I’m a huge fan of traditional webbed patio chairs, but they can be hard to find these days. The only stores I’ve seen them regularly in person are True Value Hardware stores, where I’ve also spotted re-webbing materials (Frost King seems to have the market cornered on those). I’ve also seen them at the DoItBest site. But here’s the rub: the new chairs are usually webbed in boring colors like brown or forest green. That’s why, for the past few years, I’ve found my own webbing online (searching for “chair webbing” or “re-web kit” on Google or eBay) and used it to re-web vintage or discarded webbed chairs I’ve found at yard sales or on the street. Re-webbing is easy — believe me, I wouldn’t bother if it wasn’t — though, like any DIY, it can be a little tedious. Click the link for the webbing how-to’s — I’ll keep things as simple as possible. –Mary T.
Screws or clips?
If your chair has little holes, it is re-webbed using screws.
If it has little slots, you use webbing clips.
I’m not going to lie — the screws are a lot easier. But let’s start with the clips.
Re-webbing using clips.
I recently found the pink and white chaise on the street. A lot of the webbing was worn, but the frame was in perfect condition, so I couldn’t understand why the owner had tossed it out. Then I realized that the chair was webbed using clips, something I’d never seen before. A-ha — I quickly discovered they’re kind of a pain to use. Took a few tries to get the hang of it, but I think the end result turned out well.
The webbing I used to fix the chair was 2.25″ wide, a little thinner than the existing 3″ webbing, but I still think it worked fine together. I removed only the webbing that was clearly beyond help — frayed or completely torn through. Luckily, I had some webbing on hand that was a good match with the colors already on the chair.
First, measure how long of a strip you’ll need. The clip instructions say to have at least an inch and a half extra at either end. I usually just eyeball it, but that can lead to a few inches of waste or worse, like a strip that’s just a little too short to use, so you have to discard the whole thing.
Push the point on the clip through the strip with the clip teeth facing the cut edge.
Fold the edge of the webbing strip over the clip.
Turn the chair over. Insert the clip into the slot on the chair.
Once clip is inserted, pull the webbing strip around the metal bar, and weave the strip through the existing webbing.
Now you’re at the slot on the other side — this is where it can get a little tricky. Push a clip through the other edge of the webbing strip on the inside of the strip, again with teeth facing the cut edge.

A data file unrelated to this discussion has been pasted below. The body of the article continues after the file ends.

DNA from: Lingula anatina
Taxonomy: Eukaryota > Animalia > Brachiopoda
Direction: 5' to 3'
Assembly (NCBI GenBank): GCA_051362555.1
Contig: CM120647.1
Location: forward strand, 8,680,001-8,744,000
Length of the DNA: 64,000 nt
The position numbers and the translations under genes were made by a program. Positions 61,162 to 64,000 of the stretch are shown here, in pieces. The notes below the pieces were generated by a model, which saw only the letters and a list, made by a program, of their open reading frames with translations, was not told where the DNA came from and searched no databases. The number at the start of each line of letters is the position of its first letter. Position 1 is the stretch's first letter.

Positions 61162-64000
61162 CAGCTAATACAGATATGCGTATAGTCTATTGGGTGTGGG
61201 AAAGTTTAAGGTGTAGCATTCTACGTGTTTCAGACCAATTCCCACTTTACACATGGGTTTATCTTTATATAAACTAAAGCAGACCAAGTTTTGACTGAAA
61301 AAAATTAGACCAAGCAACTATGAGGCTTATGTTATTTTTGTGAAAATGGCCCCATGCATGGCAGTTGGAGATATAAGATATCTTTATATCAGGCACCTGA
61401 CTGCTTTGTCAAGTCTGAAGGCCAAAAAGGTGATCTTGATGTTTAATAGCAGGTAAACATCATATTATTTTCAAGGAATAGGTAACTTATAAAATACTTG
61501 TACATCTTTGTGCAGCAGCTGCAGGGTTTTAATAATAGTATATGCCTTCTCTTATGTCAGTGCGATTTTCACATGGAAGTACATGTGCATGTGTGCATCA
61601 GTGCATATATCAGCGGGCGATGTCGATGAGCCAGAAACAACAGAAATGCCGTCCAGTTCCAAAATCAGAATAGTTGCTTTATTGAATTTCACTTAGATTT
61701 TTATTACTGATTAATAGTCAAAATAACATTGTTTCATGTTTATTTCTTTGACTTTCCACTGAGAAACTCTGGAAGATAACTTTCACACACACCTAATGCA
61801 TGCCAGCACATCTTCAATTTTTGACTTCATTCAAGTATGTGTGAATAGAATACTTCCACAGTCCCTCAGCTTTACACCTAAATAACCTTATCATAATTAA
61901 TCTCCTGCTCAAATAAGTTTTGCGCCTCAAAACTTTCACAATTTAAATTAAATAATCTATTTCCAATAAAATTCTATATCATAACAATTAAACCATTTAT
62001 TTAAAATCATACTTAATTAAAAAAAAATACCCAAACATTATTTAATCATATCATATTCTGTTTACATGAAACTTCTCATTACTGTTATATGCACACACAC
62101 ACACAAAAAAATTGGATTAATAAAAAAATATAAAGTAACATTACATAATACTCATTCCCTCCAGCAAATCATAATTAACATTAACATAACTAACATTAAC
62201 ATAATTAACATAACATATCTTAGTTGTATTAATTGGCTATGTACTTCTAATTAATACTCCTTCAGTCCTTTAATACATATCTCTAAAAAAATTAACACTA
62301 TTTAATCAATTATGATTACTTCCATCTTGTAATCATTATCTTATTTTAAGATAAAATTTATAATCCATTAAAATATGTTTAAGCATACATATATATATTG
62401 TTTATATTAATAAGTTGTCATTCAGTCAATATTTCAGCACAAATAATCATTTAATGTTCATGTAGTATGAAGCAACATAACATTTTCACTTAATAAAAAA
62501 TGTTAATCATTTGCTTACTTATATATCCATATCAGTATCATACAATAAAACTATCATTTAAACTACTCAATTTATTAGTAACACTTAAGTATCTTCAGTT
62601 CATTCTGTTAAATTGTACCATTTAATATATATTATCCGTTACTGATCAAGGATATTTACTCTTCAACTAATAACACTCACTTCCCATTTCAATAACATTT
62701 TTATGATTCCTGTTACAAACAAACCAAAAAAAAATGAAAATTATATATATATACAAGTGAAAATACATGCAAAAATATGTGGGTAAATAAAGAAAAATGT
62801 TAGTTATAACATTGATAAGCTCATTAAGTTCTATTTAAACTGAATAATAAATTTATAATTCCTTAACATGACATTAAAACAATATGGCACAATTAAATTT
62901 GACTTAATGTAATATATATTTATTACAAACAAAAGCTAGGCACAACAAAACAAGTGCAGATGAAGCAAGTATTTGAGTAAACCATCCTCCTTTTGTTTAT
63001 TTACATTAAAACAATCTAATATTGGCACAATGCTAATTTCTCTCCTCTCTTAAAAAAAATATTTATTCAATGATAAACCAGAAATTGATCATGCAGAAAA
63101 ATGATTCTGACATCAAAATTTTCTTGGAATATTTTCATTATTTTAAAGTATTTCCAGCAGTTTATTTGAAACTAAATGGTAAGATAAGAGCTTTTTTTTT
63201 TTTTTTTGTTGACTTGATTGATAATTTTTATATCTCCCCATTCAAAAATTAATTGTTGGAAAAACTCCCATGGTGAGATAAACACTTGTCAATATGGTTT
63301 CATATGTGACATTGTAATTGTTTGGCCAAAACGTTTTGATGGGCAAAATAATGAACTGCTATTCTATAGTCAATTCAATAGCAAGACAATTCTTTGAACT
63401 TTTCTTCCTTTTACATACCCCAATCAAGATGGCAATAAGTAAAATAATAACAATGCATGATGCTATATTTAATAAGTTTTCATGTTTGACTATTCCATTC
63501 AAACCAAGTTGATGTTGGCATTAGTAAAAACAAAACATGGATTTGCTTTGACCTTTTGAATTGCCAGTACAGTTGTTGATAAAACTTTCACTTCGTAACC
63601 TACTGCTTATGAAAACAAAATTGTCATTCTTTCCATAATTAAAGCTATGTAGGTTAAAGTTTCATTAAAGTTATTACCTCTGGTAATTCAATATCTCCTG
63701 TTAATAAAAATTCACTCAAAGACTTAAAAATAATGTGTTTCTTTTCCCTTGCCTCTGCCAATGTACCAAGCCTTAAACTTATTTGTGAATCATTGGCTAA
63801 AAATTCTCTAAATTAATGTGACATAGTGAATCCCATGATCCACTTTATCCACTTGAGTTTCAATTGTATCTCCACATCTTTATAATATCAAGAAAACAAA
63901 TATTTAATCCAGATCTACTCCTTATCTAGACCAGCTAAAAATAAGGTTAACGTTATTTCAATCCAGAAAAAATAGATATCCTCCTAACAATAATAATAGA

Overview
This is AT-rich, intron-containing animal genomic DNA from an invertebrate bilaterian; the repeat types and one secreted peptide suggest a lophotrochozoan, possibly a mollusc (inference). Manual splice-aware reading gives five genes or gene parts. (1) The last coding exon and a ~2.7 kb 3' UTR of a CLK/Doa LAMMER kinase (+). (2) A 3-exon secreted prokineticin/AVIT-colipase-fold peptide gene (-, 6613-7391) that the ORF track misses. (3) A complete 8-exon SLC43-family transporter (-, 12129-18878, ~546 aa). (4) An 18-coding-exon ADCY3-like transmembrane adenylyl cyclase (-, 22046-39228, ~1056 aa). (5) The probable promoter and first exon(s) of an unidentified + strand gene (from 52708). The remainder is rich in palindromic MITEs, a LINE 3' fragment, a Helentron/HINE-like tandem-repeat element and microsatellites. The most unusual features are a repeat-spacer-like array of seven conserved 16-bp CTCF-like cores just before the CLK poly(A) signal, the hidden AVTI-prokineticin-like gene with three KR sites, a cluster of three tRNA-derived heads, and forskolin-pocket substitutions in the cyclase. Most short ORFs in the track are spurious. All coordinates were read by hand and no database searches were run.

Fold the strip over the clip, and then pull the clip around the metal portion of the chair to insert this clip into the slot. You may have to remove and reposition the clip a few times to get a good fit, because you want the strip to be taut enough to hold a person, but not so tight that the clip is going to fly out when someone sits.
The curve of the clip helps to secure it to the chair. When you have a good fit, you will be able to tell — there’s a satisfying “click” feeling when you get the clip placed in the slot.
Re-webbing using screws. This is ultra-simple. First, measure and cut the length of the strip that you’ll need, as above.
Take the cut edge of the strip and fold each side in to form this lovely pointy end. Turn the strip over and insert the screw directly through this point so it holds the flaps together. (You can find re-web packs that include the screws. If you get a vintage chair and need a few extra screws, they’re easy to match with screws from a hardware store.)
Then screw into the hole on the chair. Weave the strip through existing webbing and repeat the folded point on the other side, securing with screw through the hole on that end. Again, you might have to refold once or twice to get a good, taut fit, but it’s a whole lot easier than trying to shove those clips into the chair.
A note about the bar between the chair back and seat: Always put the webbing under this bar; I learned this from experience. If the webbing goes over the bar, it makes the chair very uncomfortable to sit on. Also, when you’re adding webbing length-wise, remember to factor in the bit of extra length you’ll need for the chair to open and close fully.
Now, sit back and relax — you’ve earned it!